DLL injection has been used for both good and evil for quite some time. Everywhere you look you will see DLL injection occurring. From fancy Windows shell extensions that give you a glittering pony for a mouse cursor to a piece of malware stealing your banking information, DLL injection is everywhere. Even security products inject DLLs to monitor processes for malicious behavior. The nice thing about DLL injection is that we can write a compiled binary, load it into a process, and have it execute as part of the process. This is extremely useful, for instance, to evade software firewalls that let only certain applications make outbound connections. We are going to explore this a bit by writing a Python DLL injector that will enable us to pop a DLL into any process we choose.
In order for a Windows process to load DLLs into memory, the DLLs must use the LoadLibrary() function that's exported from kernel32.dll. Let's take a quick look at the function prototype:
HMODULE LoadLibrary( LPCTSTR lpFileName
The lpFileName parameter is simply the path to the DLL you wish to load. We need to get the remote process to call LoadLibraryA with a pointer to a string value that is the path to the DLL we wish to load. The first step is to resolve the address where LoadLibraryA lives and then write out the name of the DLL we wish to load. When we call CreateRemoteThread(), we will point lpStartAddress to the address where LoadLibraryA is, and we will set lpParameter to point to the DLL path that we have stored. When CreateRemoteThread() fires, it will call LoadLibraryA as if the remote process had made the request to load the DLL itself.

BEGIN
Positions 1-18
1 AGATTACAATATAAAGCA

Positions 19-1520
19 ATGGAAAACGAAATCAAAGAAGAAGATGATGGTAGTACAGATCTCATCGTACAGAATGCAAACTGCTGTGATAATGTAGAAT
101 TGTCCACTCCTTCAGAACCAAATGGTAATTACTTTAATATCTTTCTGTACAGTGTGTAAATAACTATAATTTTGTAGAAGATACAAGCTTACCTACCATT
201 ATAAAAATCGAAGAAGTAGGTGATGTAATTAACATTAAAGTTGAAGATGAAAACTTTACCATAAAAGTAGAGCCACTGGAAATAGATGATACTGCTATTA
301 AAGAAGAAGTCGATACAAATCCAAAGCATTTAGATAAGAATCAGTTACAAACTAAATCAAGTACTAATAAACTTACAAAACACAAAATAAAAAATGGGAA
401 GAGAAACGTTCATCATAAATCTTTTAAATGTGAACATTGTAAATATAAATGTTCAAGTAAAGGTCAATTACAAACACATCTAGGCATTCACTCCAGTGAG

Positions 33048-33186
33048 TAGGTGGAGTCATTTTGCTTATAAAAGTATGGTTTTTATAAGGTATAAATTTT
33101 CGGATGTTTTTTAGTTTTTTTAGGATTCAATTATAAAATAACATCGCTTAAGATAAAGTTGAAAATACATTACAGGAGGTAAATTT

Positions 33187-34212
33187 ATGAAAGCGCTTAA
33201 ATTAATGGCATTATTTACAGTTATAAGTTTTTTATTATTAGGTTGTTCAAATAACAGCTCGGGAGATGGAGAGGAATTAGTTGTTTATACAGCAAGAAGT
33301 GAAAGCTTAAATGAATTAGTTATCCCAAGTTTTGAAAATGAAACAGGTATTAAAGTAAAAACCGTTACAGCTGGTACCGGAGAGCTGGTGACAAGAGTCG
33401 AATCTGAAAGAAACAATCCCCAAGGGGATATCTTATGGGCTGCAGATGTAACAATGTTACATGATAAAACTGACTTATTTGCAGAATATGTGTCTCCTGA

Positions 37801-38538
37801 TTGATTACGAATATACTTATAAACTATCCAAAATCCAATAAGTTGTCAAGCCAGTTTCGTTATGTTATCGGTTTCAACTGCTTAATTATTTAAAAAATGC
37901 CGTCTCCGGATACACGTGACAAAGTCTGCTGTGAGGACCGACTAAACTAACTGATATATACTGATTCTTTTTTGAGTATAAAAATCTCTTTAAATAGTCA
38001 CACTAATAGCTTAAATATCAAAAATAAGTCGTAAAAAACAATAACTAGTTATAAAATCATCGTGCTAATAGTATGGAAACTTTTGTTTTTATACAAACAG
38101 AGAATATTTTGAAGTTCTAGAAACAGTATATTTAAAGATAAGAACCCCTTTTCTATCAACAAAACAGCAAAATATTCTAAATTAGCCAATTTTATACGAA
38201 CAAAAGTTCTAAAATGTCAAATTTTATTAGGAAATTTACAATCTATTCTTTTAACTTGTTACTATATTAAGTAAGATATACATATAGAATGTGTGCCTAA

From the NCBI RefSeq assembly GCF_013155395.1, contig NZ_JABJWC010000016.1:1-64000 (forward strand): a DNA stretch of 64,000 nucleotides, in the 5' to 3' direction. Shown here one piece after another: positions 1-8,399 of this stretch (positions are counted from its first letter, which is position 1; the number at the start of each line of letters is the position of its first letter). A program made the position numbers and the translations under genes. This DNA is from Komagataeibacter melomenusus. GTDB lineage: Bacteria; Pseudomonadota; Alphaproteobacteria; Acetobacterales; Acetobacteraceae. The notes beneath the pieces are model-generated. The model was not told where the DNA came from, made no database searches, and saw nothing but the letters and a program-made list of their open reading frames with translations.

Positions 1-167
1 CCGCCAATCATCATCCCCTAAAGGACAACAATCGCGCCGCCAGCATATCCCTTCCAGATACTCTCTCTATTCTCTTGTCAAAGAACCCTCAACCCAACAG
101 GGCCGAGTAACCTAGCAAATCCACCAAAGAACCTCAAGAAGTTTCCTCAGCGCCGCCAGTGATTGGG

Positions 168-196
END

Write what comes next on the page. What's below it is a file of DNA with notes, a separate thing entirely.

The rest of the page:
NOTE The DLL to test injection for is in the source folder for this book, which you can download at http://www.nostarch.com/ghpython.htm. The source for the DLL is also in the main directory.
Let's get down to the code. Open a new Python file, name it dll_injector.py, and hammer out the following code.
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